With 8:40 left in the fourth quarter and the score 21-14 OSU, Marshall was stopped on a 3rd and 9 play from OSU's 13 for no gain. However, the Bucks accepted a holding penalty, forcing Marshall into a 3rd and 19 from the 23. Well, Hill promptly hit Brad Bates for a 23-yard touchdown pass to tie the game.

"Just hindsight wise, we just felt that Coach (Bob) Pruett might go for it on 4th and 10, so we figured, hey, let's make it 3rd and 20 and maybe it will be 4th and 20 and they'll try and think about kicking a field goal," Snyder said. "So, that was the thinking there. Stan Hill just made a great throw. There is no question, he made a great throw."

Hill finished the day 22 of 34 passing for 140 yards and one touchdown. But it was his decision-making that impressed the Buckeyes. Hill was actually quarterback/offensive coordinator on this day.

"We knew what we were getting into with Stan," Snyder said. "He's a good player. I'm going to tell you, he called the game from the field. He called the game. When you get a quarterback that can call the game, that's tough because it takes all the cards out of your hands and he's calling the game on the field and that's like having a coach on the field."

Marshall came out in the first half throwing a lot of wide receiver screens. Roughly every third play was a screen.

"Really, their passing game in the first half was really a running game," Snyder said. "They threw a lot of bubble screens and that's nothing more than a toss sweep to the wide receiver. Then they came back out in the second half and actually started handing the ball the other way to the tailback."

Hawk was asked if it was a little bit encouraging that the Buckeyes did not play well, but were still able to emerge with a victory.

"I don't know if you'd call it encouraging," he said. "We know we have to get better, but we say that after every game. There's always mistakes you made and stuff like that. But we were fortunate we came away with a win. I think what our coaches have been telling us all the time: pursuit, toughness, it seems to always overcome any kind of scheme mistakes, or missed tackles we had."

Overall, Hawk was not pleased with the defensive performance, but felt that the Buckeyes stepped up when they had to.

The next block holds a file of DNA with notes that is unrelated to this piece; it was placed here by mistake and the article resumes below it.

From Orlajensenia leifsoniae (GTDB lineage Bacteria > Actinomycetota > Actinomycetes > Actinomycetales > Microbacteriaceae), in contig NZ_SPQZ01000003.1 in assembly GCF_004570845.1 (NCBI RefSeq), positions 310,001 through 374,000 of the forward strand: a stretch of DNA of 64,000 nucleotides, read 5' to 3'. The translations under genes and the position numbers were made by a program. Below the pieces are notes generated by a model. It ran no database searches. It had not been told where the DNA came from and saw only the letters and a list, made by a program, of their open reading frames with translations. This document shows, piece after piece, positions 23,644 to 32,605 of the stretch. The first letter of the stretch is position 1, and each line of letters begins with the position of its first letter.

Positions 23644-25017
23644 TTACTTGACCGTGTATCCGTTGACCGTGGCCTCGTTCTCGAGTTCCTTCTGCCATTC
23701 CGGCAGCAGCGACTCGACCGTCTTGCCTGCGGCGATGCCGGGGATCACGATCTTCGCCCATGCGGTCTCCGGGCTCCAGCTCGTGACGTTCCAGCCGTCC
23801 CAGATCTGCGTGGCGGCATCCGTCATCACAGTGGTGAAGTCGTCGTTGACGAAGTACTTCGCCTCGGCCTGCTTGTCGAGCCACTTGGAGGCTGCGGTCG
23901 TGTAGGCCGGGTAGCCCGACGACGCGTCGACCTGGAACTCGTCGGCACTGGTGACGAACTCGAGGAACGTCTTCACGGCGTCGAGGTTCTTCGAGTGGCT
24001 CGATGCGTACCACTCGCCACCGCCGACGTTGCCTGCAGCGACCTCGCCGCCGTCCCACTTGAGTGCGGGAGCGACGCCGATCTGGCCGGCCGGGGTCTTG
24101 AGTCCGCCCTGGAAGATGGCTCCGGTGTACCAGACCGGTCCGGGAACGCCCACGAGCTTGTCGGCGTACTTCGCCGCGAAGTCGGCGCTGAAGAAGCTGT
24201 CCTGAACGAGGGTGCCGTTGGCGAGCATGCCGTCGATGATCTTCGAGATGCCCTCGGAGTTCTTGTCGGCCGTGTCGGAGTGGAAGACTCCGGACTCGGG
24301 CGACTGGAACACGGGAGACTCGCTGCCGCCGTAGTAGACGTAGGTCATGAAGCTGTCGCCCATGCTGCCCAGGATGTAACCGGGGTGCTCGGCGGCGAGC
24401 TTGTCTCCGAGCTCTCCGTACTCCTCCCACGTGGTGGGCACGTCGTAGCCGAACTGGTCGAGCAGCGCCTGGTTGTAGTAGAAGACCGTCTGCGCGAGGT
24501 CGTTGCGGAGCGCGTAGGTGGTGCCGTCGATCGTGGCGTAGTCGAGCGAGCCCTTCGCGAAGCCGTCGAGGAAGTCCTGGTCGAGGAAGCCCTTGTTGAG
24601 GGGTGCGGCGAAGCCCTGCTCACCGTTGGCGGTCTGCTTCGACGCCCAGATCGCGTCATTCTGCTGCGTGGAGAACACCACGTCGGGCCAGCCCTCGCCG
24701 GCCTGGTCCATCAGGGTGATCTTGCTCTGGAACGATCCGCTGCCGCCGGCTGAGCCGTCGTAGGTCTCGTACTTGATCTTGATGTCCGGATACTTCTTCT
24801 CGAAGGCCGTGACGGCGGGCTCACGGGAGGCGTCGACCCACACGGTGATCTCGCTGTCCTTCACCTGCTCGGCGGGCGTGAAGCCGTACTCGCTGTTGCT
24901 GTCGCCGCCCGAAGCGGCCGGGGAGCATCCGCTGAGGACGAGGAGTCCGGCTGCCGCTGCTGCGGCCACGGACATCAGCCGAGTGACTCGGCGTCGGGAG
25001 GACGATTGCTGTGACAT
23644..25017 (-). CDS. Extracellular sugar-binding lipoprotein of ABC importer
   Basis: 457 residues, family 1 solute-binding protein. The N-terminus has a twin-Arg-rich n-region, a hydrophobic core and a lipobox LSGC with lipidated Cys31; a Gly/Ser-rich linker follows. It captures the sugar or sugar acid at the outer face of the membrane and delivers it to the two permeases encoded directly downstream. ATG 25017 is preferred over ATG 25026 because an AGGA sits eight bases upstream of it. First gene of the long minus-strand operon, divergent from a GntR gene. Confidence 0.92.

"Obviously we gave up a little more rushing yards than we would have liked and we didn't get the turnovers we needed – I didn't help that by dropping one," he said. "But our defense, like I always say, we take pride in stopping them in the red zone and doing stuff like that and handling sudden change when it happens and tonight I think we did that pretty well."

On one drive in particular, Marshall used up nine minutes of the clock and ran 17 plays. However, it resulted in zero points as a fake field goal attempt was stuffed deep in OSU territory.

"You've got to be kidding me," Carpenter said when told it was a 17-play drive. "I looked over at A.J. on third down and said, ‘This has to be the longest drive in Ohio State history.' But the thing is though, we stopped them on defense. I would have been happy if they would have kicked that field goal and made it. That's a win for us. Then they tried that fake and we stopped them."

Unfortunately for the Buckeyes, cornerback Dustin Fox suffered a fractured arm in the first half. The early prognosis is that he might return midway through the Big Ten schedule, but that would seem to be a best-case scenario.

"Well, you know, we lost some leadership when we lost Dustin," Snyder said. "He came back down on the sideline and did a good job talking to the boundary corner there. But it's going to hurt us, there's no question about it. But Ashton (Youboty) went in and played pretty well. I have a lot of respect for their receivers and Ashton went in and played pretty well against them."

Most of Ohio State's players did not learn of the injury until halftime.

"I had no idea Dustin got hurt until halftime," Carpenter said. "I guess he got hurt and ran off the field real quick. I don't think anyone really knew."

Fox wasn't doing anything usual on the play, it was just one of those things that happens in football.

"I was just making a normal tackle," Fox said. "The receiver cut across and I wrapped him up and somehow his leg hit me and my arm snapped."

Fox knew right away that it was serious.

"Oh yeah, because I picked my arm up and it was numb and I was like, ‘Maybe it's just a bruise.' But then I felt the bones kind of rubbing and I was like, ‘Not good, I'm out of here.' It's unfortunate."

Fox already knows how the doctors intend to fix the break.

"They'll put the bone back together and then they'll put a plate right over it which holds it together and that will stay in there forever," he said. "The bone will just use that plate to keep it in place and the bone will heal."

Kudla was also lost to injury in the second half. It appeared as though he re-injured his neck, but that could not be confirmed.